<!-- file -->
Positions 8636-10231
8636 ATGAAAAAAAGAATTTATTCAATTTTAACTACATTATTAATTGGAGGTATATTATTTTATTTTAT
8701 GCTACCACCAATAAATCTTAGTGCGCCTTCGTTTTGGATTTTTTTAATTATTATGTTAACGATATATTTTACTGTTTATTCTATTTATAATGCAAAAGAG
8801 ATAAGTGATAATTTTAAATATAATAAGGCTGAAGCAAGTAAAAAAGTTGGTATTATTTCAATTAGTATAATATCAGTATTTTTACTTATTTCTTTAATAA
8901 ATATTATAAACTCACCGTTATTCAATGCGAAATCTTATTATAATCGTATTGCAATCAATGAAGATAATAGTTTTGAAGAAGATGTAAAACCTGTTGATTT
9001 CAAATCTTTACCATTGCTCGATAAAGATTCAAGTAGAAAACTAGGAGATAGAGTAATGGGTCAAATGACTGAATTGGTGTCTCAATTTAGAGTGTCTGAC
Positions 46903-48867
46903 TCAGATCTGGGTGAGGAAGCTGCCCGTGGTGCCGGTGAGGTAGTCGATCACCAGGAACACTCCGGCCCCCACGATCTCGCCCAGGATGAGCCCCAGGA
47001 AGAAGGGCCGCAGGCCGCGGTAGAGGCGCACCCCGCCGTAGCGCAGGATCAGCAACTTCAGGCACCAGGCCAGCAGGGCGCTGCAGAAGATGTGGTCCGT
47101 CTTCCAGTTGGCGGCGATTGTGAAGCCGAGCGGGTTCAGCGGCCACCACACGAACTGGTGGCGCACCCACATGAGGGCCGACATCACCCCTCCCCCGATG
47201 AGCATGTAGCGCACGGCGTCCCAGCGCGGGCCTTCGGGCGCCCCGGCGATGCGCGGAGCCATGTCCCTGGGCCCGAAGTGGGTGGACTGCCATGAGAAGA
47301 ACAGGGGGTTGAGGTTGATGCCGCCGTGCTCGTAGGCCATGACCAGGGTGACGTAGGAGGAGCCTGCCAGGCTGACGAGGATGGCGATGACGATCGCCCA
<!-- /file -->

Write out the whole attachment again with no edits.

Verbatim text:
Positions 8636-10231
8636 ATGAAAAAAAGAATTTATTCAATTTTAACTACATTATTAATTGGAGGTATATTATTTTATTTTAT
8701 GCTACCACCAATAAATCTTAGTGCGCCTTCGTTTTGGATTTTTTTAATTATTATGTTAACGATATATTTTACTGTTTATTCTATTTATAATGCAAAAGAG
8801 ATAAGTGATAATTTTAAATATAATAAGGCTGAAGCAAGTAAAAAAGTTGGTATTATTTCAATTAGTATAATATCAGTATTTTTACTTATTTCTTTAATAA
8901 ATATTATAAACTCACCGTTATTCAATGCGAAATCTTATTATAATCGTATTGCAATCAATGAAGATAATAGTTTTGAAGAAGATGTAAAACCTGTTGATTT
9001 CAAATCTTTACCATTGCTCGATAAAGATTCAAGTAGAAAACTAGGAGATAGAGTAATGGGTCAAATGACTGAATTGGTGTCTCAATTTAGAGTGTCTGAC
Positions 46903-48867
46903 TCAGATCTGGGTGAGGAAGCTGCCCGTGGTGCCGGTGAGGTAGTCGATCACCAGGAACACTCCGGCCCCCACGATCTCGCCCAGGATGAGCCCCAGGA
47001 AGAAGGGCCGCAGGCCGCGGTAGAGGCGCACCCCGCCGTAGCGCAGGATCAGCAACTTCAGGCACCAGGCCAGCAGGGCGCTGCAGAAGATGTGGTCCGT
47101 CTTCCAGTTGGCGGCGATTGTGAAGCCGAGCGGGTTCAGCGGCCACCACACGAACTGGTGGCGCACCCACATGAGGGCCGACATCACCCCTCCCCCGATG
47201 AGCATGTAGCGCACGGCGTCCCAGCGCGGGCCTTCGGGCGCCCCGGCGATGCGCGGAGCCATGTCCCTGGGCCCGAAGTGGGTGGACTGCCATGAGAAGA
47301 ACAGGGGGTTGAGGTTGATGCCGCCGTGCTCGTAGGCCATGACCAGGGTGACGTAGGAGGAGCCTGCCAGGCTGACGAGGATGGCGATGACGATCGCCCA